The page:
The 19-inch wheel up front means that the Scram stands 20mm closer to the ground compared to the Himilayan’s 220mm of clearance, also the rake angle has reduced a tad along with the wheelbase by 10mm from the ADV, while the handlebar and the seat height is down by 60mm and 5mm respectively. These changes all mean that it’s easier to swing a leg over and get astride the Scram, and once you set off, the bike doesn’t require as much effort as the Himalayan to manoeuver about in the city. This is also aided by the fact that the Scram weighs in at 183.5kg dry, which is a good 6.5kg down from its more adventure-focussed sibling. The commendable part about this motorcycle is that at its core it still maintains the level of grit and ruggedness that the Himalayan exudes, while also going about its business in a refined manner. You get the same bore and stroke motor, the same long travel suspension and disc brakes as the Himalayan, although the ABS has been recalibrated to account for the smaller front wheel. Feedback from the front is good which is confidence inspiring when you hit broken patches of road, the only major difference with this bike is that it felt like it takes little more effort to get over obstacles like big rocks in comparison to the Himi.
The Himalayan is known to be one of the most comfortable adventure bikes out there, period, and thankfully the Scram too won’t try to shuffle your organs about when you take on the rough stuff. The seat is generous and very accommodating which makes long stints in the saddle a breeze. The long-travel suspension provides a very polished and pliant ride over rutted surfaces. Muscling the bike over off-road trails takes less effort than before and you’ll really have fun riding this bike off-road. If there was one shortcoming, it would have to be the brakes which could have a better bite to them on paved surfaces, and also the fact that the ABS can’t be switched off which would be ideal for off-road riding.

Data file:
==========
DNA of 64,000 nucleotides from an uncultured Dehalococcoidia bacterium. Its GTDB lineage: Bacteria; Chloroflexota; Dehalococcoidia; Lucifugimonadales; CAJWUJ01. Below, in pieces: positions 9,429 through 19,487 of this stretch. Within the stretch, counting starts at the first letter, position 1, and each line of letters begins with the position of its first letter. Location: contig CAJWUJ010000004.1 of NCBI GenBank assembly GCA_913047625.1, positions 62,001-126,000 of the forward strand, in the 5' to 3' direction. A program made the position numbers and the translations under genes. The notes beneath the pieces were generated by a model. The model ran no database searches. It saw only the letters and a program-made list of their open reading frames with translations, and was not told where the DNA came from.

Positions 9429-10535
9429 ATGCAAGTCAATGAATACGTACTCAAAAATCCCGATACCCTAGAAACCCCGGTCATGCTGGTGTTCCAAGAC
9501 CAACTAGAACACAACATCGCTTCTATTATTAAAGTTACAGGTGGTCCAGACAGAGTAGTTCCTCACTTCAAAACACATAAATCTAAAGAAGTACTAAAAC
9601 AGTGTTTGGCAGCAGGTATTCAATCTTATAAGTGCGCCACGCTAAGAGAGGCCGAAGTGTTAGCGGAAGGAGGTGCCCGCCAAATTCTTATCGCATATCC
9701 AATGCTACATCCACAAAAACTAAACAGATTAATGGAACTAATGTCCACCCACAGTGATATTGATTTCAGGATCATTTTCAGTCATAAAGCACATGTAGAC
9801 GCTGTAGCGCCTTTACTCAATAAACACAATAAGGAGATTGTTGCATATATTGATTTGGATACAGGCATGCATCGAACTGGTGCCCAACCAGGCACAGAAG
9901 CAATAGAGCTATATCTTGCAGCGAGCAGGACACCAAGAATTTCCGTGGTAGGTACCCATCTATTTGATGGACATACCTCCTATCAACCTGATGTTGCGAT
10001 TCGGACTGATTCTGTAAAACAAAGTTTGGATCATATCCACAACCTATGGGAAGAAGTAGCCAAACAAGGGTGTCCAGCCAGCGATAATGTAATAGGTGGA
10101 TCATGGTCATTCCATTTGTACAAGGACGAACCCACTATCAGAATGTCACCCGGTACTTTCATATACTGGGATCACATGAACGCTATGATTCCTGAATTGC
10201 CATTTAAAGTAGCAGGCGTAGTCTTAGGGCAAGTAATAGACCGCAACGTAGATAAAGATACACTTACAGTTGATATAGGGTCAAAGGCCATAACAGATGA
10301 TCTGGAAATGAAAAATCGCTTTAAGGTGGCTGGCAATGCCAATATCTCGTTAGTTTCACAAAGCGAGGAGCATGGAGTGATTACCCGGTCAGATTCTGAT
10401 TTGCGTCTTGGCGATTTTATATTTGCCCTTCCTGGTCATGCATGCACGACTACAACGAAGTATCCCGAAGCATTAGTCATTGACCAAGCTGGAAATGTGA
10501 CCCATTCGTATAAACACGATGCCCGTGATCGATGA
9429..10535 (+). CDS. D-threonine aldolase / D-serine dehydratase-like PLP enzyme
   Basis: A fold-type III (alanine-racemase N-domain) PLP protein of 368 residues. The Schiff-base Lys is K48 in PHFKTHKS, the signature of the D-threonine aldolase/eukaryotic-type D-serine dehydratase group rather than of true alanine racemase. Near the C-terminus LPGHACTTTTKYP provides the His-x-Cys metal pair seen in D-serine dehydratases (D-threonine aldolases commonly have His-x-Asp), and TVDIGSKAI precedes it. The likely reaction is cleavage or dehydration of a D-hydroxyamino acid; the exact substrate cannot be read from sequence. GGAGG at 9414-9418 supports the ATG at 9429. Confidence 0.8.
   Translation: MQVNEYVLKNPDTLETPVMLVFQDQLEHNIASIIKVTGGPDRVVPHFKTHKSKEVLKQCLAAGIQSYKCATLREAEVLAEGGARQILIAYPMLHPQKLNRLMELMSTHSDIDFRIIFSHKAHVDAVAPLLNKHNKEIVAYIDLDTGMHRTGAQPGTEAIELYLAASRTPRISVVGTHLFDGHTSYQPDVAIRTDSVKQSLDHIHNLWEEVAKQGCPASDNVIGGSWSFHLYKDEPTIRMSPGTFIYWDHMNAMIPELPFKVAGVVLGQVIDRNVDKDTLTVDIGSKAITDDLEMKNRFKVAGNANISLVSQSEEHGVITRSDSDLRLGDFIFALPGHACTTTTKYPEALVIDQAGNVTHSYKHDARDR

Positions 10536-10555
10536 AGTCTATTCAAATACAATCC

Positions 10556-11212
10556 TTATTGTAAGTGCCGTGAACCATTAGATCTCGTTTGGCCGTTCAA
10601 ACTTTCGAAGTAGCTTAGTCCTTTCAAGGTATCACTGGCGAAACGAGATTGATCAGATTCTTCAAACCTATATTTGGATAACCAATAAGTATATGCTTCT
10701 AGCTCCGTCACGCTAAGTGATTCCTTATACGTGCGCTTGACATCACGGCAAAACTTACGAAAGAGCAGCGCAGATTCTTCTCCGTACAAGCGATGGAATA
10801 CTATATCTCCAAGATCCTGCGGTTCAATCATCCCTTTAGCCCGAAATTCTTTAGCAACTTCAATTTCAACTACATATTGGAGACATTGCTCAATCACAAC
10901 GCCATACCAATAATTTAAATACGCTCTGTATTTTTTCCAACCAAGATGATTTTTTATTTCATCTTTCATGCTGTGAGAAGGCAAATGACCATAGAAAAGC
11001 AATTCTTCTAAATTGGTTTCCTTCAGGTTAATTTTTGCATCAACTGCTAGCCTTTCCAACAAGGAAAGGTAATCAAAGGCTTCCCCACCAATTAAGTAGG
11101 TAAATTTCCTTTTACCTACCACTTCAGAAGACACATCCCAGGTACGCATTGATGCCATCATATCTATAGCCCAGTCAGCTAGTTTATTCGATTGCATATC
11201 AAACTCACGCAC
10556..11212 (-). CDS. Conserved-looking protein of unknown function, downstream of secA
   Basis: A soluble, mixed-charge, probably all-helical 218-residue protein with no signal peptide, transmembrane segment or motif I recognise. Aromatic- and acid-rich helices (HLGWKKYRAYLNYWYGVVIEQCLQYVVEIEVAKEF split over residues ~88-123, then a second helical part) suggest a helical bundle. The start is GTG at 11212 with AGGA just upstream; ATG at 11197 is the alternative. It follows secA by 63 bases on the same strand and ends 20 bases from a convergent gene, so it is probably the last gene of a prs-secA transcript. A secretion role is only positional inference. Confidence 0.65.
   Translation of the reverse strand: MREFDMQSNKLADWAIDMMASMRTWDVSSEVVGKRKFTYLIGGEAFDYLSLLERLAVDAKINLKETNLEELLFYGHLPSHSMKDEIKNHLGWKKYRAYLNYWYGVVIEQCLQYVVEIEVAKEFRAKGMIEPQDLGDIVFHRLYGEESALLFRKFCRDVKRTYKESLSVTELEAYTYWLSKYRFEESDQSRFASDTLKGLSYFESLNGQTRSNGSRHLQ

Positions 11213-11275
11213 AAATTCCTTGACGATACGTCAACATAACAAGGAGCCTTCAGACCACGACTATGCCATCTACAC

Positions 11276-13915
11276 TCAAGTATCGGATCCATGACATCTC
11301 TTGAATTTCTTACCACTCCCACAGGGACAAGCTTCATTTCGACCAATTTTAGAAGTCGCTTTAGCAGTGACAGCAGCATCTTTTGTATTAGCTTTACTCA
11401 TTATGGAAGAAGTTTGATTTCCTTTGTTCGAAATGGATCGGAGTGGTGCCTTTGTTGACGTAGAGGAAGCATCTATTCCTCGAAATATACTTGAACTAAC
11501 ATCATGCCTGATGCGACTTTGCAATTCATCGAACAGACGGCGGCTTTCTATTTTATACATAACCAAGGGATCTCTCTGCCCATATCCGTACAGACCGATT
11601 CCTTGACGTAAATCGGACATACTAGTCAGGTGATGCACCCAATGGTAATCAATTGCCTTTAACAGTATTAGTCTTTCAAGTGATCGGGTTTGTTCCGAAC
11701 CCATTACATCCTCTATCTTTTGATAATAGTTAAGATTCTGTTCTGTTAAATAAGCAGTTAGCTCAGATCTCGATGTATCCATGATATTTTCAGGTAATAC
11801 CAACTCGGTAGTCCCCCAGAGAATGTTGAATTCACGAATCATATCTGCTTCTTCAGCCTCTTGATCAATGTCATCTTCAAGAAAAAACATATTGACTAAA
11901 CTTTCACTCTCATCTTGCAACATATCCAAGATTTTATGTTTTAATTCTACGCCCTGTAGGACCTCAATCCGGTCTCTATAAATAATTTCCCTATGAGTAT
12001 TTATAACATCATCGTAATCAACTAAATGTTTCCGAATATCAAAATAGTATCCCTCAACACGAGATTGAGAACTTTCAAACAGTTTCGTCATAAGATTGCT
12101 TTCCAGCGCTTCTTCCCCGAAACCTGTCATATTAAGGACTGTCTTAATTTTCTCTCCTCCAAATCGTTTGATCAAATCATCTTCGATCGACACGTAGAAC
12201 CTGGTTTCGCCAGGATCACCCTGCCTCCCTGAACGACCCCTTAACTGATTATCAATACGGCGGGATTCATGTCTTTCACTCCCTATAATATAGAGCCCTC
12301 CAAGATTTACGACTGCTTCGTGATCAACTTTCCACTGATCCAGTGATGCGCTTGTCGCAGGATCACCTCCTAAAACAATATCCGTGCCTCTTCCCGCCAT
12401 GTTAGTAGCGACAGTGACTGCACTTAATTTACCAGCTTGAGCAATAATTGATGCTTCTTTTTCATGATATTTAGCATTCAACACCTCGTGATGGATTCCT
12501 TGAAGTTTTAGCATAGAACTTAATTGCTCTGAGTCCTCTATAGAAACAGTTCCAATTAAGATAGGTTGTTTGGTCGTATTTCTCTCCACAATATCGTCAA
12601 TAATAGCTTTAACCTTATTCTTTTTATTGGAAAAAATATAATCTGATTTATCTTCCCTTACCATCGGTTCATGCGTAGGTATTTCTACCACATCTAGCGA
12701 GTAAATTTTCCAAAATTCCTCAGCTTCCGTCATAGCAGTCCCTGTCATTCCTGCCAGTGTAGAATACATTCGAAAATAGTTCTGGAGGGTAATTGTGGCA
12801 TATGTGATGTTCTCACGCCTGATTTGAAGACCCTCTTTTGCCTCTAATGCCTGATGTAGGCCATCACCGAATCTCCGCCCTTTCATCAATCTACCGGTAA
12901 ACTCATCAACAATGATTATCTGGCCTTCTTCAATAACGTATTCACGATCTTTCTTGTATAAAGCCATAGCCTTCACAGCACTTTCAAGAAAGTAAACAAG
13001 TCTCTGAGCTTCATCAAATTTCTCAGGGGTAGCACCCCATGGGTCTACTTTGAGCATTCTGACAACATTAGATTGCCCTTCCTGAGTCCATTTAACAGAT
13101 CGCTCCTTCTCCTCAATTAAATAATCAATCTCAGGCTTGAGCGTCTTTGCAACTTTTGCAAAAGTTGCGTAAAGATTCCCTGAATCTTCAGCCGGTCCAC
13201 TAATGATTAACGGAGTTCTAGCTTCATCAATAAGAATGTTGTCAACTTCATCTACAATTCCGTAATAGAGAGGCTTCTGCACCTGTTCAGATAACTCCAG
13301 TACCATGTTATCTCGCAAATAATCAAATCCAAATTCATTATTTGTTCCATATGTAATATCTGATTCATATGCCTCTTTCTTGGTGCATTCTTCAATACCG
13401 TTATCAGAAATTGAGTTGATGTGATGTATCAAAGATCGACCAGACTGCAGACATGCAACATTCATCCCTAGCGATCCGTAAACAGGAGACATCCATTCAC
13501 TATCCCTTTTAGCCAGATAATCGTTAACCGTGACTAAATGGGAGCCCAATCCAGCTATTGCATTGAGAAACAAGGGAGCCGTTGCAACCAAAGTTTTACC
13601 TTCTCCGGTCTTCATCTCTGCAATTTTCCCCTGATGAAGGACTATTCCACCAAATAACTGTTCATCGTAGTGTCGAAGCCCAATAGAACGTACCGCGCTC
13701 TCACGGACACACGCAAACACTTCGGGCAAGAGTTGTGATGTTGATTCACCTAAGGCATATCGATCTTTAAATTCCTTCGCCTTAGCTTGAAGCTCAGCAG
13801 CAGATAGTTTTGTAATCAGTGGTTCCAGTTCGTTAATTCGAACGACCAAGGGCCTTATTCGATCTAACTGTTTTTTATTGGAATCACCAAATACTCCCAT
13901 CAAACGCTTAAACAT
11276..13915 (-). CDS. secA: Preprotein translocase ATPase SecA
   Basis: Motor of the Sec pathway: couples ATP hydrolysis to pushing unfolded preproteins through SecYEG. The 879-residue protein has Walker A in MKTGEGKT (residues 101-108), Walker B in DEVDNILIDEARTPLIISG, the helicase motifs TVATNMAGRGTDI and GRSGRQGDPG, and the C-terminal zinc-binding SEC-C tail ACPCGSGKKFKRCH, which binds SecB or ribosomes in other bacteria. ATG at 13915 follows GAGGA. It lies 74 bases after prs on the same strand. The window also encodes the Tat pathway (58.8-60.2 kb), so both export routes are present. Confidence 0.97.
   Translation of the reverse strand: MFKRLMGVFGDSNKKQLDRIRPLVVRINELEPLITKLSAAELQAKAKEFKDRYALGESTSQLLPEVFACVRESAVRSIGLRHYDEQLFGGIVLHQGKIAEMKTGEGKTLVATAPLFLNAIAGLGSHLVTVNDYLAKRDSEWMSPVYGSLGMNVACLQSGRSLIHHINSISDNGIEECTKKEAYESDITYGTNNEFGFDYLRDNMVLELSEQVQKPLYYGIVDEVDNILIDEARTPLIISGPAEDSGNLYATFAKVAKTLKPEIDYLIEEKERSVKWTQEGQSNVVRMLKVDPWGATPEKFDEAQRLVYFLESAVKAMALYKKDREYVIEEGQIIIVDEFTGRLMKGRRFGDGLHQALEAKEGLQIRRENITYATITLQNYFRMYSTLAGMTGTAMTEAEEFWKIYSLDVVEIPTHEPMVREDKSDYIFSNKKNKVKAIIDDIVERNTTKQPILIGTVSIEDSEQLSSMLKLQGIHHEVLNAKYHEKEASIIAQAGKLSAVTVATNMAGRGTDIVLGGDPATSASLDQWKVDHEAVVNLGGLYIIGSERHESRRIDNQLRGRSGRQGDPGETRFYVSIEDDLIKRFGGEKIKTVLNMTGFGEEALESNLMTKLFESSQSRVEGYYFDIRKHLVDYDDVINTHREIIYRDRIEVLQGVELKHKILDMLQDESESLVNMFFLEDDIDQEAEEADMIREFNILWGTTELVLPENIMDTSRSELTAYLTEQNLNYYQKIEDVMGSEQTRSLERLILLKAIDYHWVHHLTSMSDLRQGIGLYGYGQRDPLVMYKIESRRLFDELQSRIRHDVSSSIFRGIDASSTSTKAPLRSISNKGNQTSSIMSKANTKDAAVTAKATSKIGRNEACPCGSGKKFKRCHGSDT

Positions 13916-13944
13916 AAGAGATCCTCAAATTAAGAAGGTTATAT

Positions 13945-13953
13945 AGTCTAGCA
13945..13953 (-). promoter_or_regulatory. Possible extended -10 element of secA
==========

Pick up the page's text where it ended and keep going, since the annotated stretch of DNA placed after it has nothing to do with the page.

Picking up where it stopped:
Still, the Scram is immense fun to ride once you stand up and grip that big 15-litre tank with your knees over really rough patches, and you are always assured a good sense of control with that wide handlebar. We had the opportunity to check out how the scram held up when put through a proper off-road obstacle course as well as a flat track circuit, and both activities were immense fun. Over the bumps, jumps and slippery stuff, the suspension and the tyres are just so spot on! Out on the highway at triple digit speeds, you’ll be baring the full brunt of the wind astride Scram with the lack of any wind protection up front, but it’s not a deal breaker by any means.
So, why should one chose the Scram 411 over the Himalayan? Well, it all boils down to your riding requirement and taste in styling if you ask me. Of course there aren’t as many features on the Scram, but you’ve got to think, do you really need them? You can see the Himalayan as a proper, fun off-road motorcycle that’s very touring-friendly as well, while the Scram is an equally exciting bike that tilts more in favour of short rides on all or no roads. Also the Himalayan can be a big and imposing motorcycle for shorter riders, an issue which the Scram aims to address. The best part about the Scram is that it’s made up of the same rugged DNA that makes the Himalayan such thrill to ride and own. Apart from the quicker turn-ins, the only downside to the Scram is that it doesn’t feel leagues apart from from the Himalayan in terms of an overall ride experience. It doesn’t feel like a completely different and all-new motorcycle at all, because it really isn’t.
Royal Enfield Scram 411 launched at Rs 2.03 lakh
Starts Rs 2,03,000